Ep. 32 The supreme measure of social defense

Just fifty kilometres from home, Gerhard was placed in a large cell at the Taganrog prison where the GPU (secret police) held their interrogations. The de-humanizing began immediately. Checking prisoners for weapons included probing with filthy fingers the mouth, eyes, ears, nose and genitals. The goal was to humiliate the prisoner beyond anything he had experienced.

But wherever they found themselves on their first night under arrest, …all prisoners faced an urgent immediate task: to recover from shock, to adjust to the peculiar rules of prison life – and to cope with interrogation. The speed with which they managed to do this would determine … how they would fare in the camps.[1]

As the newcomer, Gerhard’s sleeping space was next to the toilet bucket. Over time, his  space moved progressively further from the bucket as his seniority increased and other newcomers arrived.[2]

GERHARD I arrived at the Taganrog prison in the Black Raven, that’s what they called the prisoner trucks. After checking me for weapons, I was put into a cell. I looked around for windows and finally found one ten feet up on the wall.

 The inmates in our cell were there for various reasons, but most of them were political prisoners like me. There was a large barrel in the middle of the room into which we had to do “our business.” I prayed that my father would be spared this experience.

Eating also was not very pleasant. A large bowl of soup was brought in and then it was up to each individual to get what he could. Naturally we all wished we had larger spoons. Now and then my father and Auntie Dick were able to bring a small package of food which was quickly consumed and we were still hungry.

The simplest method of disposing of the vast number of “legal” cases brought before the court was to encourage arrestees to confess to the crimes assigned to them. Gerhard knew his guilt was already established. As one former prisoner was told by one of his interrogators: “We never arrest anyone who is not guilty. And even if you weren’t guilty, we can’t release you because then people would say we’re picking up innocent people.”[3]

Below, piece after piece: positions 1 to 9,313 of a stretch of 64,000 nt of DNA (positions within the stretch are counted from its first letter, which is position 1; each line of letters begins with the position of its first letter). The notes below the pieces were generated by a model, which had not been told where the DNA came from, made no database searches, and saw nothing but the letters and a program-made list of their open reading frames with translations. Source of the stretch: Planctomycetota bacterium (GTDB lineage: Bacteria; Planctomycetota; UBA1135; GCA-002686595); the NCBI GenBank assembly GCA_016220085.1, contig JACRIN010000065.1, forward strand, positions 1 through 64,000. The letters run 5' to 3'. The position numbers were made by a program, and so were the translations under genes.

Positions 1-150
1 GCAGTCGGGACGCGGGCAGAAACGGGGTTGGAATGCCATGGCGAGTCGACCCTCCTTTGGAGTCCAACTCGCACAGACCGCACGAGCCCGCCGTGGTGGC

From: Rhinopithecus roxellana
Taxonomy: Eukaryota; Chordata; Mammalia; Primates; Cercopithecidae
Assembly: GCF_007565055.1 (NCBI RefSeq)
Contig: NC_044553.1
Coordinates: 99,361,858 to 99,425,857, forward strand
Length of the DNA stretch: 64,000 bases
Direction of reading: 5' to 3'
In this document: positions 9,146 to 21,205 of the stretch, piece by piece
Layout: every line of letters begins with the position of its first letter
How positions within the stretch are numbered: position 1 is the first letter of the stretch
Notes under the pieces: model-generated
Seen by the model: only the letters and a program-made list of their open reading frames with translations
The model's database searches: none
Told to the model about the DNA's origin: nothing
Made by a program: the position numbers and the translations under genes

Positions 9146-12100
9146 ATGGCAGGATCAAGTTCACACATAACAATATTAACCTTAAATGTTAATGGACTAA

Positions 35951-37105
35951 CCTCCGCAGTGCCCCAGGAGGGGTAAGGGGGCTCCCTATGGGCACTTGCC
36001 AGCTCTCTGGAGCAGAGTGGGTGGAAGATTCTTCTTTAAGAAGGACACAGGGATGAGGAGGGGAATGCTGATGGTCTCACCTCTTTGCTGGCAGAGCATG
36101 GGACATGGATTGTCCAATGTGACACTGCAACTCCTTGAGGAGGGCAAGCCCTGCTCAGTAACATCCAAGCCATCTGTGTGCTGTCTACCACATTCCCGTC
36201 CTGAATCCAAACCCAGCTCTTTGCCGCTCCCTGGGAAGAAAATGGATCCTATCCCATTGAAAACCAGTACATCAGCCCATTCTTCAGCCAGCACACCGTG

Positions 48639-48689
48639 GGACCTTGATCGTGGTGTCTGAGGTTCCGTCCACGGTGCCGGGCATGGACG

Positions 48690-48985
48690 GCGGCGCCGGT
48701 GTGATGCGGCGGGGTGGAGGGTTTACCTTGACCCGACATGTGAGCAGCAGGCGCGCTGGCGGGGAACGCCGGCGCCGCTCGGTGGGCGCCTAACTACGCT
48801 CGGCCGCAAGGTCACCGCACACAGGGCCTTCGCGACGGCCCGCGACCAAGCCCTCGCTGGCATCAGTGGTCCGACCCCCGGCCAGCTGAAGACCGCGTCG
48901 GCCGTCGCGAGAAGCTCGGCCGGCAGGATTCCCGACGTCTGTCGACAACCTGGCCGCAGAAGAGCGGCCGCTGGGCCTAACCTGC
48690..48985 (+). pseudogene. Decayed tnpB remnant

In the end, the interrogation’s greatest importance was the psychological mark it left on prisoners. Even before they were subjected to the long transports east, even before they arrived at their first camps, they had been at some level “prepared” for their new lives as slave labourers. They already knew that they had no ordinary human rights, no right to a fair trial or a fair hearing. They already knew that the NKVD’s [secret police] power was absolute, and that the state could dispose of them as they wished. If they had confessed to a crime they had not committed, they already thought less of themselves. But even if they had not, they had been robbed of all semblance of hope, of any belief that the mistake of their arrest would soon be reversed.[4]

The time allotted for investigation was not used to unravel the crime but, in ninety-five out of a hundred, to exhaust, wear down, weaken and render helpless the defendant, so that he would want it to end at any cost.[5]

The most efficient method of resolving cases was to lay a revolver on the desk and ask the victim to incriminate himself.

The frightening revolver lies there and sometimes it is pointed at you, and the interrogator doesn’t tire himself out thinking of what you are guilty of, but shouts: “Come on, talk! You know what about.”[6]

After interrogation back to the dungeon

Returning to the dungeon after interrogation.

GERHARD Interrogations usually happened at night with two or three interrogators. They sat behind a table and screamed at me as if I had done something terrible. It was always at night. We were to sign written confessions. The interrogators said we were gathering an army and in case of war with Germany we would strike the Red Army from behind. What a nonsensical accusation.

They said: “We know who you have spoken to, and we know your plans. Give us a name.” For four months of night interrogations we languished in the dark cells and soon we didn’t really care anymore. When they could find no one who had spoken to me they finally gave up.

One warm and sunny Spring day I was asked if I wanted to chop wood. I said as long as I can be in the fresh air. There I met a young air force pilot who was given five years for making an emergency landing in Finland. I would meet him again in exile.